Fagerhult’s luminaires are governed by a programmable driver and have a Constant Light Output (CLO) denoted L100, signifying that they maintain the same light level after 50,000 or 100,000 hours of burning time. This reduces over-illumination, which in turn means less installed power and in some cases, even fewer luminaires. 

Paul: “So optical control and distribution of light is critical with any light fixture. The production and efficiency of the light source and how it’s actually distributed within space is a massive technical advantage.”

Mansi: “Its compatibility with different systems and the fact that all of it is in-built and engineered to be tied up with the building systems is quite an interesting aspect from a practical view.” 

Plays the Long Game in the Sustainability Field

Kvisten is assembled in a Swedish factory powered by 100% renewable energy, such as solar and hydropower. They recycle almost all their waste into new materials and energy. Even the reflectors used in it are recovered from old TVs, which are then sent to a supplier who cuts them to size. In addition, all the wooden material comes from Europe, in the factory’s immediate vicinity. 

Despite the product’s longevity, the team at Fagerhult has innovated to ensure responsible disposal. There are only four metal screws in the entire fixture, making it easier to dissemble at the end of its life cycle. Mohammed keenly adds, “The packaging of the product also uses no plastics and is made of completely sustainable, renewable material.”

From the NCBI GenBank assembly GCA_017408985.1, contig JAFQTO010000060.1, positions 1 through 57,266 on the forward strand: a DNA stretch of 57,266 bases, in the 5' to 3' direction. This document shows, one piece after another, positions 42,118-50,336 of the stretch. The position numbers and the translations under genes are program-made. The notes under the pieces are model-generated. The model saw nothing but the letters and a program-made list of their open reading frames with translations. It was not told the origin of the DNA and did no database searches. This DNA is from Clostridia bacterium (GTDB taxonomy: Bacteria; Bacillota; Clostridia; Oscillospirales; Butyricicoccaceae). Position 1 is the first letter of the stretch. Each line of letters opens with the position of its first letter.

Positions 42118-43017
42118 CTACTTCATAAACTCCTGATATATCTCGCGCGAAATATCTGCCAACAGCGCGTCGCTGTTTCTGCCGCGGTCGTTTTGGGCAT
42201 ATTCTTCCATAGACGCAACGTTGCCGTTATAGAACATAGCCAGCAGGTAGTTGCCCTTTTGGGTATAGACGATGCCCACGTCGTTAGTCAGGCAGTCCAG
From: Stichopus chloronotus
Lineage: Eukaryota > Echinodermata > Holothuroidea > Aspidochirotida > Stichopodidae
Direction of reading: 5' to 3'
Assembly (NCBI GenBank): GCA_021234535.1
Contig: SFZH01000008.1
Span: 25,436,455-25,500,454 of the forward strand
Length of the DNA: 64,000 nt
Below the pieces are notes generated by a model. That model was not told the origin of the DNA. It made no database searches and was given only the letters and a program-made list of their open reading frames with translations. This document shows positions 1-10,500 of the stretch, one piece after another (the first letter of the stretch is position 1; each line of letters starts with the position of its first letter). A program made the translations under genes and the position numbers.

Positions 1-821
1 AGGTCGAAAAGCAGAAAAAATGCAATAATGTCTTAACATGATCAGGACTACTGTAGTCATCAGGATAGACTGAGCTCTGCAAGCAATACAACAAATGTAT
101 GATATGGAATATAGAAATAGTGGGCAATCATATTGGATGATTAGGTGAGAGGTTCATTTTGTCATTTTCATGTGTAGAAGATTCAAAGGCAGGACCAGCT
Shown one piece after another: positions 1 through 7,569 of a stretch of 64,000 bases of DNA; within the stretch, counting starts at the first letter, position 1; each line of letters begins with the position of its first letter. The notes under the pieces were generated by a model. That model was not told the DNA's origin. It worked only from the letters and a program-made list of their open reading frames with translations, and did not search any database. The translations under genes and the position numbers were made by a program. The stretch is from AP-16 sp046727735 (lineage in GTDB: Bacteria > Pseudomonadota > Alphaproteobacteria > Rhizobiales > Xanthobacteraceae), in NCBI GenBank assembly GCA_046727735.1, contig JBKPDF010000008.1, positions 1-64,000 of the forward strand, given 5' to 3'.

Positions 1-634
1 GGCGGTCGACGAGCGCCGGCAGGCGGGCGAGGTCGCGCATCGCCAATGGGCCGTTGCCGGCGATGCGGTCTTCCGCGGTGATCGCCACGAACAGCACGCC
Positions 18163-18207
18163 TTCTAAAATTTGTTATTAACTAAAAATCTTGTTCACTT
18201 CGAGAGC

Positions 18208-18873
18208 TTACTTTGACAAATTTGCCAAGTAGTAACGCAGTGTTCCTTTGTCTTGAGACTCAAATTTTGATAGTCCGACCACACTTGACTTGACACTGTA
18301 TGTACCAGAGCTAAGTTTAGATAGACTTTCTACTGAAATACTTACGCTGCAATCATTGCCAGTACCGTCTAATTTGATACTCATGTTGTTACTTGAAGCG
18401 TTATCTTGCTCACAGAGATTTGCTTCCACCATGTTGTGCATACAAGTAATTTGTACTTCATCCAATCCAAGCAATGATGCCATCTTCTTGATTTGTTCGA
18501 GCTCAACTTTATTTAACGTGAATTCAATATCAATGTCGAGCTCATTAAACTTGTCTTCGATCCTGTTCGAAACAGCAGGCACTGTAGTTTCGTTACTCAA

Paul: “The fact that this is recycled wood and every component within the product is fully recyclable again, going forward, I think that is a true link to sustainability. Considering factors like installation and solution type, and other aspects of the design industry, not all products can achieve sustainable goals like this one.” 

Mansi: “Efficient lights of an architectural nature don’t always look good. In this case, it’s a beautiful looking light and it is a sustainable piece of design which can be used without forcefully trying to meet the environment-friendly criteria of a project.”